Cervical Arthritis Causes

Chronic degeneration exacerbated by acute trauma is the most likely aggravator of cervical arthritis causes. There is a genetic aspect to the disease, with some predisposed to problems of the cervical spine through congenitally narrow spinal structures more readily affected by degeneration and, therefore, increasingly likely to lead to compression of the nerves and blood vessels found therein. Age-induced thickening of the ligaments and connective tissues of the cervical spine also serve to narrow the available space through which nerves and blood vessels travel, causing ischaemia, and pinched nerves in the neck (and back), inflammation, cell death, and pain.

Who Gets Cervical Arthritis?

Professional gymnasts, dancers, and surfers have an increased likelihood of cervical arthritis (spondylosis), along with manual laborers, as they have a higher degree of stress and strain placed on the head and neck throughout life. Maintaining a healthy posture and strong neck and back muscles may ameliorate some of this damage, along with appropriate rest and prompt treatment on any sudden trauma. Contact sports play a role in the development of cervical arthritis as repeated minor, or major, trauma to the neck, head, and spine can lead to progressive damage of the tissues and structures of the cervical region.

Other lifestyle factors, such as smoking, poor nutrition, and certain medications may exacerbate other causes of cervical arthritis. Bones may be softened/decalcified by the excessive use of antacids, including the proton-pump inhibitors (PPIs) Prilosec, Prevacid, and Nexium. A recent study by Gray, et al (2010), found that women who regularly used PPIs for 8yrs had a 25% higher chance of low bone density and increased risk of fracture. If the bones in the cervical spine are low in calcium then they will be more likely to crumble under pressure and to have osteophyte growth with calcification of the soft tissues in the neck. These effects will increase the risk of cervical arthritis and susceptibility to acute trauma complications.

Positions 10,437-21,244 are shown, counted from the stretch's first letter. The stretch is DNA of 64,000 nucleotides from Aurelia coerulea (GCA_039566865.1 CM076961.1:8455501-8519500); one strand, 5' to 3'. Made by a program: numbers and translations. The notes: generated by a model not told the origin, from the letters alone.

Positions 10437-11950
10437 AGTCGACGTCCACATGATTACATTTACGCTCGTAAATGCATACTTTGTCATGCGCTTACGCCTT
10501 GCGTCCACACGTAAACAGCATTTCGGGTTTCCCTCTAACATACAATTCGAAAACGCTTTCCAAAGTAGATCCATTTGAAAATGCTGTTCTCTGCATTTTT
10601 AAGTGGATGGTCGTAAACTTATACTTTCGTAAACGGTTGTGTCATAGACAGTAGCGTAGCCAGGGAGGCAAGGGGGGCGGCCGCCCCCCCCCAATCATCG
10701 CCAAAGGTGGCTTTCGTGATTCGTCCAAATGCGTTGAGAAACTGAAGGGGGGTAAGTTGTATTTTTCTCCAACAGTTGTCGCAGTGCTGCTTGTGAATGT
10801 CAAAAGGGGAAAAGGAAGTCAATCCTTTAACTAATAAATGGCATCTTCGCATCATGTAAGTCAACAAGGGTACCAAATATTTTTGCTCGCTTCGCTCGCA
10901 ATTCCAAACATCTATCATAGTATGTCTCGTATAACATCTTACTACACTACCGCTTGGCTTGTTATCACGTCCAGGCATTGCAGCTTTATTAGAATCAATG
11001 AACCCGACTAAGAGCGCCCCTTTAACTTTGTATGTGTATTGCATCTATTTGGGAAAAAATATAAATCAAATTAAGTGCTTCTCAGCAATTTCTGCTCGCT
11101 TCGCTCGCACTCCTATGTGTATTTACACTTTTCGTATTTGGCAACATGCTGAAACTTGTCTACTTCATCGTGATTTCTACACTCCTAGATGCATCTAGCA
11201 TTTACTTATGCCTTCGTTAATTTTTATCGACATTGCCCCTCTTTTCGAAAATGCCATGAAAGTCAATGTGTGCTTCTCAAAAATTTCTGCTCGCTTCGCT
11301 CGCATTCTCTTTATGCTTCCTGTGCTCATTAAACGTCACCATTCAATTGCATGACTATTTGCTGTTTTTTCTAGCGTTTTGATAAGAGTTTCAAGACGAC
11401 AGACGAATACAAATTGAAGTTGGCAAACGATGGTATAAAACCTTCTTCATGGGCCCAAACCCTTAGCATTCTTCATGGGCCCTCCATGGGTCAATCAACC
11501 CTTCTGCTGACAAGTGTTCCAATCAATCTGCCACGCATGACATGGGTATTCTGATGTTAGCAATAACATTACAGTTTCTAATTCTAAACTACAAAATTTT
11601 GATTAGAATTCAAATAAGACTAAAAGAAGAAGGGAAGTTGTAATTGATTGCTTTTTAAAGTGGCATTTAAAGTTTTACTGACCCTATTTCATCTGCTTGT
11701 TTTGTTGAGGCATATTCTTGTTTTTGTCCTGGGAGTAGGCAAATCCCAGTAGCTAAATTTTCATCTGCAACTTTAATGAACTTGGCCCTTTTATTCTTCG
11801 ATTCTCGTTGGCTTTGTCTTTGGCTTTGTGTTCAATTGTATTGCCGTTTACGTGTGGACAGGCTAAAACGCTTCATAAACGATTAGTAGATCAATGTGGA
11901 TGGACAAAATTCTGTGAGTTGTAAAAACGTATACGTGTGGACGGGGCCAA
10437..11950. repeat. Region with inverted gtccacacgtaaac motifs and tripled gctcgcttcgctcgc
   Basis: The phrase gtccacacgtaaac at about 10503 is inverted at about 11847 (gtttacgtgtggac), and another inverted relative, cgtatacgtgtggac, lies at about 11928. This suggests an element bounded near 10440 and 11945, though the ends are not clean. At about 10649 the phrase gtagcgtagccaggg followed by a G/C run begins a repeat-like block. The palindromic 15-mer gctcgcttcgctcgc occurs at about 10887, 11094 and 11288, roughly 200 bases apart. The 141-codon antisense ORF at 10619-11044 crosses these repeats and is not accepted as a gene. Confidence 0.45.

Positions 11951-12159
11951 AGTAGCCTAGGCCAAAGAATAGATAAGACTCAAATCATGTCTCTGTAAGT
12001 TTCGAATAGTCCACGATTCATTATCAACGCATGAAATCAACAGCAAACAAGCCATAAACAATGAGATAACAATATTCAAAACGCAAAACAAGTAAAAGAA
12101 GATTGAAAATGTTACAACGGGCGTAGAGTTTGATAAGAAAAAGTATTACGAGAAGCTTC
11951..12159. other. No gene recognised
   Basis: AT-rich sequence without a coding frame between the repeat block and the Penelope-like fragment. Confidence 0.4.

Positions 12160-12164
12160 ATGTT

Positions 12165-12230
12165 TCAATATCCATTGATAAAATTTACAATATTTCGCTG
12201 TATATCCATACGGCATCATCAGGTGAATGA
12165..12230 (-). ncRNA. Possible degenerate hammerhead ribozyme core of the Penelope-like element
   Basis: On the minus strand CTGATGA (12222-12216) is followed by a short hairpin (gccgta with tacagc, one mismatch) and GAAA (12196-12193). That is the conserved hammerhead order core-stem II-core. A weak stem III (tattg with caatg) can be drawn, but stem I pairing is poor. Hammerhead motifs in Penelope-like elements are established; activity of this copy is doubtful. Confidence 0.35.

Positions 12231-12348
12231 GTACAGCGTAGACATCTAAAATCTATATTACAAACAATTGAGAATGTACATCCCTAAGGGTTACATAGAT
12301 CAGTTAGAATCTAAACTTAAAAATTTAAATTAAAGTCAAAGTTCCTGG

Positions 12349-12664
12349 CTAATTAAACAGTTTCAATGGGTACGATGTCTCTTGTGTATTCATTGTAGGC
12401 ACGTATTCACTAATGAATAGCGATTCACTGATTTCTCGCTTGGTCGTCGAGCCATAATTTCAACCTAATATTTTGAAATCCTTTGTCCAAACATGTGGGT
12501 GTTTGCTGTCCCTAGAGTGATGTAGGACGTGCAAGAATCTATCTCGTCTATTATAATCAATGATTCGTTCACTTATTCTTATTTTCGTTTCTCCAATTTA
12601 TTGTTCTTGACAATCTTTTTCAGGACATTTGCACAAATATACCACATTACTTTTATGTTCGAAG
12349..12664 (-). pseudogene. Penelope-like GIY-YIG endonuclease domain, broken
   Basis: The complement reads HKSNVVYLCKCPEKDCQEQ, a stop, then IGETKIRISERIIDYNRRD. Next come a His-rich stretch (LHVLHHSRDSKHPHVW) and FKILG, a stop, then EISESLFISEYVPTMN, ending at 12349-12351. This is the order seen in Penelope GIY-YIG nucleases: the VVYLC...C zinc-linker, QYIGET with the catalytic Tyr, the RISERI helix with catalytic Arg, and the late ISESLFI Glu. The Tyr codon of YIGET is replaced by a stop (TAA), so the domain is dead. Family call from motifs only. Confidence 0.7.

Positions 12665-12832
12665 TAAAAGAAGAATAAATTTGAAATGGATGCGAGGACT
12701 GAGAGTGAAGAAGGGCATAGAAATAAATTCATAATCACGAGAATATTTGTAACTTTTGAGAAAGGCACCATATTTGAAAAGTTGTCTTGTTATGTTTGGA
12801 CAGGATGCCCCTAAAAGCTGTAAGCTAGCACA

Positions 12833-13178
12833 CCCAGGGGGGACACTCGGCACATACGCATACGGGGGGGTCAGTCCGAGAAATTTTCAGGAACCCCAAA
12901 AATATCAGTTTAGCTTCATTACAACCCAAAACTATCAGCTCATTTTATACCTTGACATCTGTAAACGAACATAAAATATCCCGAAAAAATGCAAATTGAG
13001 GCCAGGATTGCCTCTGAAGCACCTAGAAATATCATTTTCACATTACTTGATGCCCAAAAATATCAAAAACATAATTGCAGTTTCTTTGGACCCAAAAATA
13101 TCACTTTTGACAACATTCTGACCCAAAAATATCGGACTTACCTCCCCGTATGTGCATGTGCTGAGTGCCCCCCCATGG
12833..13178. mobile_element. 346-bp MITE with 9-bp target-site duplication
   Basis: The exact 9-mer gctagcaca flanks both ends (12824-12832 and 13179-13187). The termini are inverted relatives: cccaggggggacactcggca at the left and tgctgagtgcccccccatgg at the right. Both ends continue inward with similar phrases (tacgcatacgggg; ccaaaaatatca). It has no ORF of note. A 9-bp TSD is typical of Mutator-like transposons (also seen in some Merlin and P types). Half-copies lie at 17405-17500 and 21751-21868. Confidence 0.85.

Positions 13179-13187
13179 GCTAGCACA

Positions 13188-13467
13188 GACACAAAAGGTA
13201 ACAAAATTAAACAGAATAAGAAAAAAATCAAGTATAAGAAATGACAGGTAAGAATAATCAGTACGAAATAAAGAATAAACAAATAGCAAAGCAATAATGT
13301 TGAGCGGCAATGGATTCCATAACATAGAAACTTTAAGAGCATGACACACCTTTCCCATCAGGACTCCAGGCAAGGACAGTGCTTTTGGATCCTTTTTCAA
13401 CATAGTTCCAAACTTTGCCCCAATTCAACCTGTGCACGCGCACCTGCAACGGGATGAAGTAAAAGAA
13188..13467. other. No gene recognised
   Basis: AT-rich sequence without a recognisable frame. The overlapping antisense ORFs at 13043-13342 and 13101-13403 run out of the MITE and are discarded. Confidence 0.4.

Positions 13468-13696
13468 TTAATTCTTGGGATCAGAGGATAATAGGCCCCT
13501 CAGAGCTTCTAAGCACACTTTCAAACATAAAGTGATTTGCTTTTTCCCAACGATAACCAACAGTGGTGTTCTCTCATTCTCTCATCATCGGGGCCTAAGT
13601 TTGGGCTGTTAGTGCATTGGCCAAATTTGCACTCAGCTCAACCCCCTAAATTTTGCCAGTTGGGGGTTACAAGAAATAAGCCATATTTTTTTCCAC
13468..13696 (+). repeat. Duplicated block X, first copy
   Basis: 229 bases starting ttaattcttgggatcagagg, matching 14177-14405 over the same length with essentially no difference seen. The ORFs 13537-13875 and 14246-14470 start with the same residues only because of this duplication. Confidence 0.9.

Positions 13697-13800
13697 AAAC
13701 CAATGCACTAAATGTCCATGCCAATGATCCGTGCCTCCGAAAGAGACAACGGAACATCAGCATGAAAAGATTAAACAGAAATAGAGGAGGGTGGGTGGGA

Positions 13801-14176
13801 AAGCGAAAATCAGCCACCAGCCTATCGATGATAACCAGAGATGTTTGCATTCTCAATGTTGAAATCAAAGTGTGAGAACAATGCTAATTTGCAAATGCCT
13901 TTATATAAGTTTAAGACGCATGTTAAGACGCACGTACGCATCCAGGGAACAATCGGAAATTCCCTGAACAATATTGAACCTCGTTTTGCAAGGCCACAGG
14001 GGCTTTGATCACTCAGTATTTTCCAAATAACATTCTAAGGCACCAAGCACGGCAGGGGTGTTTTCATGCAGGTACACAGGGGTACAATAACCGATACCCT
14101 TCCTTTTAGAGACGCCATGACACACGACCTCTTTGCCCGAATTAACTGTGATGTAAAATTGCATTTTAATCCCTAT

A further risk involves excessive segmental motion, from atlantoaxial instability. This frequently occurs in those with Down Syndrome; around 15% of Down Syndrome patients suffer from this at some point in their lives (Pueschel, 1987). Down Syndrome sufferers were found to have a 36% incidence of cervical spondylosis in a study of forty-four patients over 15yrs old with the condition developing much sooner in this patient population than the general populace with a concomitant increase in risk of trauma to the spinal cord (Ali, 2006). Increased segmental motion also occurs in those with cerebral palsy, and in autoimmune conditions such as rheumatoid arthritis.

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